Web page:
Monday, March 30, 2015

Make it fast for everyone


I spoked at SLASSCOM Tech talk 2015 on performance. I have attached the slides below. This mainly covers how we need to think in terms of performance from product design, choosing technologies and upto testing. Here I have taken examples form middleware products. 

The topic "Make it fast for everyone" simply means that when you implement a solution that can be used by many other solutions and then when you make your solution faster and better performing then you are basically making all the dependent components to do their task faster. 




Sunday, March 15, 2015

Becoming a Master in Apache Maven 3


Writing programs in Java is cool, its a language thats very powerful which have right amount of flexibility that makes a developers life a hell easy. But when it comes to compiling, building and managing releases of a project its not that easy, it also has the same issues encountered by other programming languages.



To solve this problem, build tools like Apache ANT and Apache Maven have emerged. ANT is very flexible tool which allows users to do almost any thing when it comes to build, maintenance and releases. Having said that since its so flexible its quite hard to configure and manage, every project using ANT uses it in their own way and hence the projects using ANT looses their consistency. At the same time when we look at Apache Maven which is not flexible as ANT by default, but it follows an amazing concept "Convention over configuration" which give that right mix of convention and configuration for you to easily create, build, deploy and even manage releases at an enterprise level.


For examples Maven always works with defaults, and you can easily create and build a maven project just with the follow snippet in the pom.xml file of your project.

<project>
     <modelVersion>4.0.0</modelVersion>
     <groupId>org.example</groupId>
     <artifactId>sample-one</artifactId>
     <version>1.0.0</version>
</project>

And this little configuration is tied up with many conventions

  • The Java source code is available at {base-dir}/src/main/java
  • Test cases are available at {base-dir}/src/test/java
  • A JAR file type of artifact is produced
  • Compiled class files are copied into {base-dir}/target/classes
  • The final artifact is copied into {base-dir}/target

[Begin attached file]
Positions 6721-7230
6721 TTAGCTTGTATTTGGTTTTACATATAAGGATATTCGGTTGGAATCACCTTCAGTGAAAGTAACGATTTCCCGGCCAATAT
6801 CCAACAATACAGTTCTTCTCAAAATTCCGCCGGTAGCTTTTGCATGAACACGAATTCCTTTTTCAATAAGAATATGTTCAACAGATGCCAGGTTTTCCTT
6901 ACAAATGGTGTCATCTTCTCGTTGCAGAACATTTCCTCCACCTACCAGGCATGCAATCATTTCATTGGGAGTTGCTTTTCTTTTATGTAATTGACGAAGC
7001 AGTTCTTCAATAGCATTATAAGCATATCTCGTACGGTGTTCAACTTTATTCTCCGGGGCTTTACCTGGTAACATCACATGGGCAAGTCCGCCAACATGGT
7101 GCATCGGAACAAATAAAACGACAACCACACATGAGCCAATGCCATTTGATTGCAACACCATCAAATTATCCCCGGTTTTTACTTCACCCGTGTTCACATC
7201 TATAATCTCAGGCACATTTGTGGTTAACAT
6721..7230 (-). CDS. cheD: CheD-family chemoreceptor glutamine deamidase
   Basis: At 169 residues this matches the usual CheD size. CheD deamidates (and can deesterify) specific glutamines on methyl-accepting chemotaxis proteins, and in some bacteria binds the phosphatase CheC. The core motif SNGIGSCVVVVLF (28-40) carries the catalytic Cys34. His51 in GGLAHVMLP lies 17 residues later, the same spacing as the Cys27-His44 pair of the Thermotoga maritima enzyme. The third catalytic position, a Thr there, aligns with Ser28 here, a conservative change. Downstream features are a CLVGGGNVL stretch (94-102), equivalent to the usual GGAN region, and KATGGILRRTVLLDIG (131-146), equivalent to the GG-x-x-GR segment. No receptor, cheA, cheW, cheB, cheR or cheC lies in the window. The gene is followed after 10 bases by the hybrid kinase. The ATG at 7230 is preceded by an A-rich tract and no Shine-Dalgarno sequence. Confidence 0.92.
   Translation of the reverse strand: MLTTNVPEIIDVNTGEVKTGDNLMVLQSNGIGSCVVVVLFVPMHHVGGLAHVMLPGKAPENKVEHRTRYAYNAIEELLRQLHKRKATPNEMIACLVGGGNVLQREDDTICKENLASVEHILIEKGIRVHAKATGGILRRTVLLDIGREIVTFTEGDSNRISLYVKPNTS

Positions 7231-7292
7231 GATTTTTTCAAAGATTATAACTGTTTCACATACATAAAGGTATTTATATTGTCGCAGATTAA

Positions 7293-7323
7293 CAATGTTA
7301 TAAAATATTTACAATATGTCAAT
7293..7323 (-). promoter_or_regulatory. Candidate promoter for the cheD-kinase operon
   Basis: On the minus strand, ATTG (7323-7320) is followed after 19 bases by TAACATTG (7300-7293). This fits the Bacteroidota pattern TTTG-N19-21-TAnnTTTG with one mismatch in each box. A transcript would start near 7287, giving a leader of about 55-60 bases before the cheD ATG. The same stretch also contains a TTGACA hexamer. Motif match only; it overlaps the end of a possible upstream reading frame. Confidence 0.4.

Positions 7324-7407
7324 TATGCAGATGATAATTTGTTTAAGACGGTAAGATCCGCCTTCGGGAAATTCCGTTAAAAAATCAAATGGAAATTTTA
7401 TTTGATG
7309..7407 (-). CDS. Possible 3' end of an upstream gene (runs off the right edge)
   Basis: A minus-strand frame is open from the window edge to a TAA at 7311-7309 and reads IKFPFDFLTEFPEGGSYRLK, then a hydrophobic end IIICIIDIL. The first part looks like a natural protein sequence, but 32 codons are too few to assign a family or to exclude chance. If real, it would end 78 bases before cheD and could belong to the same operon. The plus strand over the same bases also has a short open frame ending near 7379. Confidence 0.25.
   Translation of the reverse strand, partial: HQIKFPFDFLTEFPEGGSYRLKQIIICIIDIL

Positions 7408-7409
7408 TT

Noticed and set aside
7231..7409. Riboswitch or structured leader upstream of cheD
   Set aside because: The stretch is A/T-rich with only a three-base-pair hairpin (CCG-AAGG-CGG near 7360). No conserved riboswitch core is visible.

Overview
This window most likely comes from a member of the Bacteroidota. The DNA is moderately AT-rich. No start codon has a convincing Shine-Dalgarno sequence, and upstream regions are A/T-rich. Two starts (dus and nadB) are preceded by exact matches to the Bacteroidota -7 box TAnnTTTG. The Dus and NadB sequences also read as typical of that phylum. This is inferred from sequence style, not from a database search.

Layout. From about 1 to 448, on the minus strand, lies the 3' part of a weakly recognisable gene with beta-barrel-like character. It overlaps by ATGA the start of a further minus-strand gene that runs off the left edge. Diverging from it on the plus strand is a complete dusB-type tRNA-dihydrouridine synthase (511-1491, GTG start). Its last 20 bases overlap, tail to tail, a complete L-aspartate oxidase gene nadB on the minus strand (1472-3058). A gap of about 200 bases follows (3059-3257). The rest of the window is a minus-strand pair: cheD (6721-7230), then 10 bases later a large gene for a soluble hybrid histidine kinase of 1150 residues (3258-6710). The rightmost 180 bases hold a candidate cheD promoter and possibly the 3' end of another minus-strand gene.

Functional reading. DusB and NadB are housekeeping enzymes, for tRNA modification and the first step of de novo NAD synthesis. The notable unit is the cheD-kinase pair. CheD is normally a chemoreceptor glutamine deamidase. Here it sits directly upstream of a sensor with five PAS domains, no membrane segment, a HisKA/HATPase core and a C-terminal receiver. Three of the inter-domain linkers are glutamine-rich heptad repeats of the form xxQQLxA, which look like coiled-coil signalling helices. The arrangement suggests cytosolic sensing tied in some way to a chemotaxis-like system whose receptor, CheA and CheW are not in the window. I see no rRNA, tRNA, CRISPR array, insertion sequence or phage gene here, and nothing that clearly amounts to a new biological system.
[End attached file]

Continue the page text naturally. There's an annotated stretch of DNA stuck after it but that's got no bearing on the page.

But there are cases where we need to go a step ahead and break the rules with reasons ! And in any case if we need to change the above defaults its just a matter of adding the Maven Build Plugin and the artifact type to the project tag as below.
<project>
     <modelVersion>4.0.0</modelVersion>
     <groupId>org.example</groupId>
     <artifactId>sample-one</artifactId>
     <version>1.0.0</version>
     <packaging>jar</packaging>
     <build>
         <sourceDirectory>${basedir}/src/main/java</sourceDirectory>
         <testSourceDirectory>${basedir}/src/test/java</testSourceDirectory>
         <outputDirectory>${basedir}/target/classes</outputDirectory>
     </build>
</project>

I came across this great book "Mastering Apache Maven 3" by Prabath Siriwardena that give you all the bits and pieces from getting started to eventually becoming a master in Maven. From this you will get to know the fundamentals and when to break the conventions with reasons. This helps you to develop and manage large, complex projects with confidence by providing an enterprise level knowledge to manage the whole Maven infrastructure.

This book covers Maven Configuration from the basics, discussing how to construct and build a  Maven project, manage Build Lifecycles, introduce useful functionalities through Maven Plugins and helps you to write your own custom plugins when needed. It also provide steps on building distributable archives using Maven Assemblies which adheres to a user-defined layout and structure,   demonstrate the usage of  Maven Archetypes for easily construct Maven projects and steps to create new Archetypes to help your developers and customers to quickly start on your project type without any configurations and replicated work. Further it also helps you to host and manage your Maven artifacts in repositories using Maven Repository Management, and most importantly explains you the Best Practices to keep your projects in line with enterprise standards.